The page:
Researchers at IST Austria have built compact photon directional devices. Their micrometer-scale, nonmagnetic devices route microwave photons and can shield qubits from harmful noise.
Qubits, or quantum bits, are the key building blocks that lie at the heart of every quantum computer. In order to perform a computation, signals need to be directed to and from qubits. At the same time, these qubits are extremely sensitive to interference from their environment, and need to be shielded from unwanted signals, in particular from magnetic fields. It is thus a serious problem that the devices built to shield qubits from unwanted signals, known as nonreciprocal devices, are themselves producing magnetic fields. Moreover, they are several centimeters in size, which is problematic, given that a large number of such elements is required in each quantum processor. Now, scientists at the Institute of Science and Technology Austria (IST Austria), simultaneously with competing groups in Switzerland and the United States, have decreased the size of nonreciprocal devices by two orders of magnitude. Their device, whose function they compare to that of a traffic roundabout for photons, is only about a tenth of a millimeter in size, and—maybe even more importantly—it is not magnetic.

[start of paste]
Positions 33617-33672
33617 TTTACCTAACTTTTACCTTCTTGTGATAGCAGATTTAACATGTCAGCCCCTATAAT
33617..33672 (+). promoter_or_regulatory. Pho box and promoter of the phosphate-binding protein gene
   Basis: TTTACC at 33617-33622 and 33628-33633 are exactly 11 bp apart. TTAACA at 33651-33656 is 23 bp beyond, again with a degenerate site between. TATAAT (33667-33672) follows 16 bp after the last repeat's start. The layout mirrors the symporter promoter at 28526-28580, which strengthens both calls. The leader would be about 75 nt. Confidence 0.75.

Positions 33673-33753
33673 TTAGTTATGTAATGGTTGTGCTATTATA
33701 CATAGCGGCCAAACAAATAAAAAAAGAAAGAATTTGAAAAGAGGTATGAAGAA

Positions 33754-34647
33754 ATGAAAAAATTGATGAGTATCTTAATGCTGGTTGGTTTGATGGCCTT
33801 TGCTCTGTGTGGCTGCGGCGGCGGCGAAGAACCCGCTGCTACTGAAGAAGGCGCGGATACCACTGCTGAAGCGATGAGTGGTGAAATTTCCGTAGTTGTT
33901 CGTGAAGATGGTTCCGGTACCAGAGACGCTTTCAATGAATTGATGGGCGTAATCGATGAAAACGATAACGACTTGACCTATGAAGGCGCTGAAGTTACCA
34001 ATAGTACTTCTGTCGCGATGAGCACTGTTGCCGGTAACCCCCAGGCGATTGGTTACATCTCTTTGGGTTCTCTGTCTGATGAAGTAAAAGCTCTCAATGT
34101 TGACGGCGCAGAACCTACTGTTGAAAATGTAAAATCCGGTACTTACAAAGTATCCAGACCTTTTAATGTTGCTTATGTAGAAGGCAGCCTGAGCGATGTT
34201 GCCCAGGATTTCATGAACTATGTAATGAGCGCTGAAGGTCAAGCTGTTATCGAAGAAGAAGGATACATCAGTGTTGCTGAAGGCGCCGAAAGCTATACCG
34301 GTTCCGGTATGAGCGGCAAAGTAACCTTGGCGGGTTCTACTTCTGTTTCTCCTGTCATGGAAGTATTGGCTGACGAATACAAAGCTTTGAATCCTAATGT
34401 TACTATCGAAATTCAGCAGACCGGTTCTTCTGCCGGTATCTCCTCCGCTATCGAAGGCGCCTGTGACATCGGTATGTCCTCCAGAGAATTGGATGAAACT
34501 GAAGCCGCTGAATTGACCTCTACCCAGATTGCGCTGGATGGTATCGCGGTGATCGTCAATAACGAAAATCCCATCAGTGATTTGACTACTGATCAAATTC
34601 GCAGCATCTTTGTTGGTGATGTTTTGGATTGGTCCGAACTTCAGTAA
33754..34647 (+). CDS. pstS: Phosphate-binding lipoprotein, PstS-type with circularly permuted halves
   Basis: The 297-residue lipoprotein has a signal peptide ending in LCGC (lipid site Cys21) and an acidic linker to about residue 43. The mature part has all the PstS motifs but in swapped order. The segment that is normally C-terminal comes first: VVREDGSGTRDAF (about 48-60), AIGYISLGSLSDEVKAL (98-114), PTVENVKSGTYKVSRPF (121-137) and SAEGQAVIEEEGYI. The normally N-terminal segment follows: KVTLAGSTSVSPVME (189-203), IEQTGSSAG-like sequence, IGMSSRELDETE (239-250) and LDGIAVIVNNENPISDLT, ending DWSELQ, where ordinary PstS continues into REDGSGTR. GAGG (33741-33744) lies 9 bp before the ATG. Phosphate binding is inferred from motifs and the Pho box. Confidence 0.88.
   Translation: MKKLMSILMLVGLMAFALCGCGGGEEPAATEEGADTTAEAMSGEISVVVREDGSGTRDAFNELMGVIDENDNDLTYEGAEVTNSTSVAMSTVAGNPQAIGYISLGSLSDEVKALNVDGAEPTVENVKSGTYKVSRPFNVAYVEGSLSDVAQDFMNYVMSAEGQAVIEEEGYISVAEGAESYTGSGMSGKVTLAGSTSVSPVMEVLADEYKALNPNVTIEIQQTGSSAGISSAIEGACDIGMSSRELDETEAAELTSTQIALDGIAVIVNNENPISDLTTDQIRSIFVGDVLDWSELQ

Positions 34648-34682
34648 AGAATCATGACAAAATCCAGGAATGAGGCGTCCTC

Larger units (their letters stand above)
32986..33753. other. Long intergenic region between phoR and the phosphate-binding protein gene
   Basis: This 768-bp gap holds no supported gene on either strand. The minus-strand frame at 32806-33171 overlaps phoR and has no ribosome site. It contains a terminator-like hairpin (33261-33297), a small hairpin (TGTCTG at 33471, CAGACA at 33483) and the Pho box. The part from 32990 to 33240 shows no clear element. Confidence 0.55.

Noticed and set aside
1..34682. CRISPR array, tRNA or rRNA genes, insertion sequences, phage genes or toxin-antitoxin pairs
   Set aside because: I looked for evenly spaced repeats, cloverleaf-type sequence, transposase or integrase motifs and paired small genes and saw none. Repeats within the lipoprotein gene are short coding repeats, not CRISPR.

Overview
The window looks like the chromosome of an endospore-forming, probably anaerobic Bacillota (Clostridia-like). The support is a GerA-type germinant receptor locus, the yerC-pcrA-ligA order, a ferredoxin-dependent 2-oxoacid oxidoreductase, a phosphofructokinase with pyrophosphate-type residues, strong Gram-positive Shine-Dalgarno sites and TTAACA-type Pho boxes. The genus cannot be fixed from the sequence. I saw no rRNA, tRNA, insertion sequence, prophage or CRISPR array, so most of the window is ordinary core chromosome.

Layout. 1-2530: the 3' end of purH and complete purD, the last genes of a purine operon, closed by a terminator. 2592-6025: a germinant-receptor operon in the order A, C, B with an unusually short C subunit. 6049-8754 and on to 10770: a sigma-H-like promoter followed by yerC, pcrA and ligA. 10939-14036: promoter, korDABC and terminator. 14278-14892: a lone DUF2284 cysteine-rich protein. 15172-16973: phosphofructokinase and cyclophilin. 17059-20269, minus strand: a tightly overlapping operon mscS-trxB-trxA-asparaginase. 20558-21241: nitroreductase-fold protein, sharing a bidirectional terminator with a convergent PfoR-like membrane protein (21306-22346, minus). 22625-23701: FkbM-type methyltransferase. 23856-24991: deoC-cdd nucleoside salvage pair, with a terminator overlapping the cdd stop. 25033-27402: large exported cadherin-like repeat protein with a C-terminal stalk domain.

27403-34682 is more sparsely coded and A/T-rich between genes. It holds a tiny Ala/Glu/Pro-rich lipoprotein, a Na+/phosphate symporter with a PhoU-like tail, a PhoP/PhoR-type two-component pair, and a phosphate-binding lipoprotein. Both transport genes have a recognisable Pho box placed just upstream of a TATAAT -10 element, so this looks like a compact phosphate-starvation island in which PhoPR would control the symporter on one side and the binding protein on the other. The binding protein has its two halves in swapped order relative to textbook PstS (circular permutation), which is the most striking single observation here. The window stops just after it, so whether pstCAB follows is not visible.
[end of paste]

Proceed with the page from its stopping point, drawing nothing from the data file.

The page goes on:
The study was published by NOMIS scientist Johannes Fink and his team in the open access journal Nature Communications. NOMIS is supporting the Hybrid Semiconductor — Superconductor Quantum Devices project, which is being led by Fink and Georgios Katsaros of IST Austria.